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Desktop alerting is a relatively young sector of information logistics, where information is sent to an application that displays its content directly on the user's computer desktop. Typically, the alert is delivered to a client computer from a central provider. The client is either an opt-in software product, for example an RSS reader, or an Enterprise-Class software product in a local area network (LAN). As a workplace tool, desktop alerting can serve as tool for reliable information distribution. Desktop alerting has become popular among military, administrative, corporate and academic organizations.
A desktop alert is an electronic message sent to computers over a local network or over the internet. Techniques used to deliver the message vary, but the end result is usually the appearance of a message on the end-user's desktop. Each recipient's computer typically has a client application installed and running during the entire user session. Targeting recipients can be accomplished by LDAP/active directory integration in a corporate environment or by subscriptions for private users.
Can be from a commercial or corporate point of view, desktop alerting offers some advantages over email and telephone communication. In many cases, the client application can be configured to start automatically with each user session and often is subject to administrative rights only. This offers the advantage over corporate email solutions, that the recipient doesn't have to take any action in order to be able to receive messages. Compared to telephony, a larger number of recipients can be informed in less time, because messages can be sent instantly to hundreds or thousands of users. These benefits have promoted the use of commercial solutions in companies that need reliable methods of one to one and one to many communication, including in emergency management.
The centrally composed messages are sent over a computer-network to a client computer. The transport protocol depends on the application. In earlier versions of Windows operating systems, the NET protocol was able to deliver desktop alerts in corporate networks by using the command Net send.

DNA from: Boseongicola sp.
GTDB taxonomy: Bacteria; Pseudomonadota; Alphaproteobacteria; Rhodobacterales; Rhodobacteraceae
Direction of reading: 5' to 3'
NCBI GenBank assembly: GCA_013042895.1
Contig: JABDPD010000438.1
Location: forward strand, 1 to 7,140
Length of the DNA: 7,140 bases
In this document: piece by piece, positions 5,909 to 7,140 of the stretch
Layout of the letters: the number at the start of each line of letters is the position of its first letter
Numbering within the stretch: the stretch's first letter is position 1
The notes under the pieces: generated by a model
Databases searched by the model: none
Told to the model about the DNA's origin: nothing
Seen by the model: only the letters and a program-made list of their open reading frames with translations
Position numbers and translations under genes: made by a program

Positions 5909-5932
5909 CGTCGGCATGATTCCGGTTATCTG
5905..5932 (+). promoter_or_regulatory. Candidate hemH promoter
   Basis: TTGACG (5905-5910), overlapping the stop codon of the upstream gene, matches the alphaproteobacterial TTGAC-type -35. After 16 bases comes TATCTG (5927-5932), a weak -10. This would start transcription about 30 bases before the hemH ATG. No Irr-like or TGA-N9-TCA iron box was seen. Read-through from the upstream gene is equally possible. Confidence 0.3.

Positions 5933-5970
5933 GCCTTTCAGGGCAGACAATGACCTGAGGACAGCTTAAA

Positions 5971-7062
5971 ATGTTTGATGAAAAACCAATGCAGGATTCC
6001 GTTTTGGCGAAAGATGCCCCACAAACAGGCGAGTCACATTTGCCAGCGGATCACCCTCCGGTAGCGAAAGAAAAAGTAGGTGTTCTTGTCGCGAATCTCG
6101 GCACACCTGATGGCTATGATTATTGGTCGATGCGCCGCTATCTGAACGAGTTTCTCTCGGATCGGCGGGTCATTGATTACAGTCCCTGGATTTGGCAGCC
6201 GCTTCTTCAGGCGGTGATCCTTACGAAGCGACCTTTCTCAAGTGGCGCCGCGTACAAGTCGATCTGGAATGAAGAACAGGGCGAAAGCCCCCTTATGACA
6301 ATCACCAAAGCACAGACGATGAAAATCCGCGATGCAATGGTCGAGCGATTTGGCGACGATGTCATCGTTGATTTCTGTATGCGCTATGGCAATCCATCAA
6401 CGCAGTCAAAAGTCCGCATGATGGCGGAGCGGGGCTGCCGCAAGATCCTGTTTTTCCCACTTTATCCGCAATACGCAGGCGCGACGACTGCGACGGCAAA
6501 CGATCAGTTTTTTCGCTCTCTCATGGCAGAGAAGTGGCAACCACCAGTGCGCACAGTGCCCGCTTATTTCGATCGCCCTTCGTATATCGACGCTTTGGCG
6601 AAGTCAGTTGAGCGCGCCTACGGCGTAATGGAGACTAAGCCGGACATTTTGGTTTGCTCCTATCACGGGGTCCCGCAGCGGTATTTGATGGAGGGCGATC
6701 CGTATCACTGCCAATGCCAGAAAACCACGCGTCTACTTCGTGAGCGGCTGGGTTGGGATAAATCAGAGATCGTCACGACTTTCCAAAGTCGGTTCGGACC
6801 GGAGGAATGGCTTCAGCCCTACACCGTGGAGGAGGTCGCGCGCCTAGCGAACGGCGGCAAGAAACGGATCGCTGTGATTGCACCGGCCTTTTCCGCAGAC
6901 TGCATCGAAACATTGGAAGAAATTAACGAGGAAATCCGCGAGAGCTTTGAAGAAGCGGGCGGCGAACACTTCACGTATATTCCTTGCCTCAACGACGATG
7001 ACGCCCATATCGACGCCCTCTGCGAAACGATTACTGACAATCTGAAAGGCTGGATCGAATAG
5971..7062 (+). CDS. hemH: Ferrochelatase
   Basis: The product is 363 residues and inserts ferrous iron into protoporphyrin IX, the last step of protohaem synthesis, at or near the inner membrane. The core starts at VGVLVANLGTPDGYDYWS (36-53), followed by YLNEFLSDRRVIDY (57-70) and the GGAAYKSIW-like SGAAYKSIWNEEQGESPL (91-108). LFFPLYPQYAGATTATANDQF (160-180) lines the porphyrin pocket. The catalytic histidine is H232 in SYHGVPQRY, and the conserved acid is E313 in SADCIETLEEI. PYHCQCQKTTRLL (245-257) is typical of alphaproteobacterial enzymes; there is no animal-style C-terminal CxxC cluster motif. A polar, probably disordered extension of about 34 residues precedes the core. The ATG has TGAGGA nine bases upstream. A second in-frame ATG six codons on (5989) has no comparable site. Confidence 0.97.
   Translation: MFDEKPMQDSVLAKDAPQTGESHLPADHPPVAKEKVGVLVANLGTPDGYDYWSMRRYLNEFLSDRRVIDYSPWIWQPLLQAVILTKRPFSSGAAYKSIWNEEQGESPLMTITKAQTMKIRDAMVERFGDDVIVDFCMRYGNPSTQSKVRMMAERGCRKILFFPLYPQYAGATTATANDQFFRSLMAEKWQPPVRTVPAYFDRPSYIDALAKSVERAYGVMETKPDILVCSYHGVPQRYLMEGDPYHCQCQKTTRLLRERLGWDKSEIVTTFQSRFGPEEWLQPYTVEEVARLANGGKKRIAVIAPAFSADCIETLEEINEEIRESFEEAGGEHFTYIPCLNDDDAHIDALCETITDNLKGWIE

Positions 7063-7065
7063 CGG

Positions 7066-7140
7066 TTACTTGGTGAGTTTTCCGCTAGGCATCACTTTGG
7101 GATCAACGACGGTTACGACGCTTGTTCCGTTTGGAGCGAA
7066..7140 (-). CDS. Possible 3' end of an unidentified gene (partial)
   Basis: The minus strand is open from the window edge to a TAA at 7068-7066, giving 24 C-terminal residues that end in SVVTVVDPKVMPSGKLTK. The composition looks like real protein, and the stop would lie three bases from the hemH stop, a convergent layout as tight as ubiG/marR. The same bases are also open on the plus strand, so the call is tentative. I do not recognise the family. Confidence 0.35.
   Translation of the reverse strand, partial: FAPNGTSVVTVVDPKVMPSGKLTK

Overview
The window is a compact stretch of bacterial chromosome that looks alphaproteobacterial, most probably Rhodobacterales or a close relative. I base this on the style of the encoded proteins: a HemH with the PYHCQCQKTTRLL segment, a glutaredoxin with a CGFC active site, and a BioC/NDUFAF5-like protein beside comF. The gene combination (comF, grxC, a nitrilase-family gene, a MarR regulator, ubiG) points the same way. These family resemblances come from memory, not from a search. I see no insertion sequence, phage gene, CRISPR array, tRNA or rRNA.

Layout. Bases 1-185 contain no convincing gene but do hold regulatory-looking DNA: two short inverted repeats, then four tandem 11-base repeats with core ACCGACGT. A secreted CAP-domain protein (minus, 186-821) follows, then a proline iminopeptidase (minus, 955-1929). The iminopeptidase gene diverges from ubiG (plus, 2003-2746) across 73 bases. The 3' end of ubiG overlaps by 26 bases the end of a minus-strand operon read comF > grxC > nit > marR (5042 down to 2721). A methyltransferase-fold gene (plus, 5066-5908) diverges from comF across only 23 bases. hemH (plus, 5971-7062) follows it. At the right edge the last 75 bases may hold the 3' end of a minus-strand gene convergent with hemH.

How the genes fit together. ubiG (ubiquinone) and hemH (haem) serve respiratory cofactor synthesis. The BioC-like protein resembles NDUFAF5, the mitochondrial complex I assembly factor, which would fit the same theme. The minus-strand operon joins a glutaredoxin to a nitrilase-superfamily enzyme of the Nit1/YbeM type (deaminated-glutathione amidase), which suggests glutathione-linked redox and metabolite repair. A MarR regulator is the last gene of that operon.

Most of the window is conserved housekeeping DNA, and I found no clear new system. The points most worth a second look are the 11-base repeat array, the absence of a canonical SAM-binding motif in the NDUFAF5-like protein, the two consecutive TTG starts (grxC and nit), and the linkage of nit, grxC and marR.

Modern mass-alerting applications use IP based protocols, such as UDP or TCP. The delivery of the message can be accomplished by two methods: PUSH and PULL.
- PUSH: A concurrent network connection is established between the involved devices. In case a new message or command must be sent from either device, then the sender can instantly deliver the data. The principal benefit of PUSH is that the delivery can be accomplished at near real-time speed.
- PULL: The involved devices establish a temporary connection in a specific interval. In case of an RSS-like service, the recipient queries for new data while the connection is established. Although this method is slower than PUSH, it is very common for services provided over the internet, whereas the PUSH method is the preferred method for services in corporate LANs.
Fields of application
Desktop alerting has several fields of application. Commercial applications can be used to deliver important corporate information, for example important notifications from a Service Desk to users in a corporate network or advertisement to consumers. Desktop alert messages can also be used for important employee communications that need higher message cut-through than email messages or the intranet (for example, an important business announcement or product update). Also very popular are RSS feeds, that deliver information on the recipient's personal interest, e.g. sports or economic news. Another field of application is the delivery of information as a component of an emergency communication system.